Chapter

The Natural and Social Setting of the Theban West Bank Communities

Kees van der Spek

in The Modern Neighbors of Tutankhamun

Published by American University in Cairo Press

Published in print January 2012 | ISBN: 9789774164033
Published online January 2012 | e-ISBN: 9781617970917 | DOI: http://dx.doi.org/10.5743/cairo/9789774164033.003.0004
The Natural and Social Setting of the Theban West Bank Communities

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Separating the Western Desert from the Nile River, the natural landscape of the Libyan Plateau's terminal escarpment reminds one of a breaking wave, the rising crest of its Theban Mountain attempting one final crescendo before rolling ashore. Despite the imagery, the Western Desert's Theban Mountain and its foothills have generally been construed during recorded history more in terms of their cultural qualities than their natural characteristics. This chapter seeks to locate al-Qurna within the intellectual space of academic concerns that has given rise to this ambiguity, to reevaluate al-Qurna toponymically, and to situate al-Qurna both geographically and in real time. Its aim is to clarify and to place on record the spatially dispersed nature of the al-Qurna community. Geographical precision establishes a baseline against which the historical development of larger al-Qurna and the dispersal of smaller community units across the foothills can be charted.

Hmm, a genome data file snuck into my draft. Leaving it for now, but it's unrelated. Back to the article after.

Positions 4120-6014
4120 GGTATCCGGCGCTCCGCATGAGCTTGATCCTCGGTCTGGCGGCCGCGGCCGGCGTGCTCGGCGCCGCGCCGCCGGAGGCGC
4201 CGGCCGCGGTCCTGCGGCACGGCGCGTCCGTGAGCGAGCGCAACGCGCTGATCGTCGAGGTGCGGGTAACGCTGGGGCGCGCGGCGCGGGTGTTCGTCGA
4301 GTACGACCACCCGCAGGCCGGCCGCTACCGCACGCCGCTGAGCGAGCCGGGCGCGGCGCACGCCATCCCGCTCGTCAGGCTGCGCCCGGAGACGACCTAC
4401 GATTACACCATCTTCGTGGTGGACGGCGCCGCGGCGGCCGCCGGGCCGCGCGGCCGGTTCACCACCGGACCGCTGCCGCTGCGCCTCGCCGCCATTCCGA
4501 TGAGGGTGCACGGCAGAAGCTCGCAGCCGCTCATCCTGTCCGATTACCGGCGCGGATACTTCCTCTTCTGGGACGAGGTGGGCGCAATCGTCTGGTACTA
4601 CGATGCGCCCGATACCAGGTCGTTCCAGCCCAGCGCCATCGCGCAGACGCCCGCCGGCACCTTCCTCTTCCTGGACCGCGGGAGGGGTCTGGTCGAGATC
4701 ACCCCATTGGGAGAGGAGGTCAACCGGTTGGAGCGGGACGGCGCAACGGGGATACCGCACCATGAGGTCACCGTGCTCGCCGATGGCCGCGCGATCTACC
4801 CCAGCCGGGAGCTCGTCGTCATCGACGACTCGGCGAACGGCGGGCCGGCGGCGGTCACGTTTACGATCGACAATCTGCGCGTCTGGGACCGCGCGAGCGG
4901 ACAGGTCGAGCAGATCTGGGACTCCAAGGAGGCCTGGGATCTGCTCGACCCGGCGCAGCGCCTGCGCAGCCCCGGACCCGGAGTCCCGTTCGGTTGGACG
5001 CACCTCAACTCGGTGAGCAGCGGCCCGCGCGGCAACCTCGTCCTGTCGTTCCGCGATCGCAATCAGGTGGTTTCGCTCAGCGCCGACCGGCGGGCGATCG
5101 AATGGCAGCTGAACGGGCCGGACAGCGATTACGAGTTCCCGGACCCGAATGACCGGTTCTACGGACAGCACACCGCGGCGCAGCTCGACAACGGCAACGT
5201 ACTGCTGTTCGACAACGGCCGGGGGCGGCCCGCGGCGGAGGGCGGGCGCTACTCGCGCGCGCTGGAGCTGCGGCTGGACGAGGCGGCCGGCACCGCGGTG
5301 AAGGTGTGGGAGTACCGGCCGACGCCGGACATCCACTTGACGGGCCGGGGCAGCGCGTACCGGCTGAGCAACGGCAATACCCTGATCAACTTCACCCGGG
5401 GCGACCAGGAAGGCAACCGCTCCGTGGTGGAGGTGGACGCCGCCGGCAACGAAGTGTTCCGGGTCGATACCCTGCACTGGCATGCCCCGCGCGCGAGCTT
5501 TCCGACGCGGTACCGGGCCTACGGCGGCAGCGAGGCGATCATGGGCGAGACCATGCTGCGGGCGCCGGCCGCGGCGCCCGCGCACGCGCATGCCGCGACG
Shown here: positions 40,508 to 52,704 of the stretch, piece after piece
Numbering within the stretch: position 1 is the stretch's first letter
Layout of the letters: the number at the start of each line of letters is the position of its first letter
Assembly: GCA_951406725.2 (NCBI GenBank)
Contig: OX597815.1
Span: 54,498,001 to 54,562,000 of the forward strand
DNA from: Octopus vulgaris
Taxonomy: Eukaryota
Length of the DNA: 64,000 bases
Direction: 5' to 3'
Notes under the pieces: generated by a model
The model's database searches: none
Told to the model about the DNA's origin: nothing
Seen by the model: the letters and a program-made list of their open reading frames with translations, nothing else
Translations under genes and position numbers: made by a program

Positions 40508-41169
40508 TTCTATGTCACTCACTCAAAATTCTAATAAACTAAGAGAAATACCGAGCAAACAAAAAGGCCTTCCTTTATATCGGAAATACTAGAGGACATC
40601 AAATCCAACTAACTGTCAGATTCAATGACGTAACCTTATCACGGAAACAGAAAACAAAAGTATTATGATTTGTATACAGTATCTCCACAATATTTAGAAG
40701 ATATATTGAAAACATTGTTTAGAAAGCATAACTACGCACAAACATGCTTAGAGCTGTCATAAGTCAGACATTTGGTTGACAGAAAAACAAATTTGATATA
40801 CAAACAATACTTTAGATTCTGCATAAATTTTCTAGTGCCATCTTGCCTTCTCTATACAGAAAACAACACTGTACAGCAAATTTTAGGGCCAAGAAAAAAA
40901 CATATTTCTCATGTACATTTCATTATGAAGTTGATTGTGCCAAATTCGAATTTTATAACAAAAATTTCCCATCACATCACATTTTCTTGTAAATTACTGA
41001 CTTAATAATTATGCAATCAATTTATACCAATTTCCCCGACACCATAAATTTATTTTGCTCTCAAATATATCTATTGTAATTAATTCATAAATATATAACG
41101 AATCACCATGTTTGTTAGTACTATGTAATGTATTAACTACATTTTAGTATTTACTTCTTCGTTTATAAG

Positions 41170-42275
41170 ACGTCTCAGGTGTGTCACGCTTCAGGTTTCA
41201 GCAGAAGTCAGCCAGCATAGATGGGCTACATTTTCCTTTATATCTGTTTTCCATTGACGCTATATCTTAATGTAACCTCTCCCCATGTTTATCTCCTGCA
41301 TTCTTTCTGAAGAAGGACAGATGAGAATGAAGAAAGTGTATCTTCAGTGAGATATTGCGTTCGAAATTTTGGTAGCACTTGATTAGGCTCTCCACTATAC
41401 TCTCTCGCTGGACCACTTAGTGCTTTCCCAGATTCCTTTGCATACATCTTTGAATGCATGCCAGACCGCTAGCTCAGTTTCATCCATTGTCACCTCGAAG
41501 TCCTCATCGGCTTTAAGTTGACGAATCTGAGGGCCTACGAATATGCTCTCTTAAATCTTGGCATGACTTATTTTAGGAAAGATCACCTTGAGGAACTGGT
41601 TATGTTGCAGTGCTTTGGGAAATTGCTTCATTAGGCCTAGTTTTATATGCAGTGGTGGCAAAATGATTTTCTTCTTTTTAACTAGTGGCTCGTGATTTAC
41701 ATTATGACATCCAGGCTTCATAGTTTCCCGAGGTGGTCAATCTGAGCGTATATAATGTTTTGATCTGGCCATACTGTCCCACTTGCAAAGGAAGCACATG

Keywords: Western Desert; Nile River; Libyan Plateau; Theban Mountain; al-Qurna

Chapter.  4820 words.  Illustrated.

Subjects: Society and Culture

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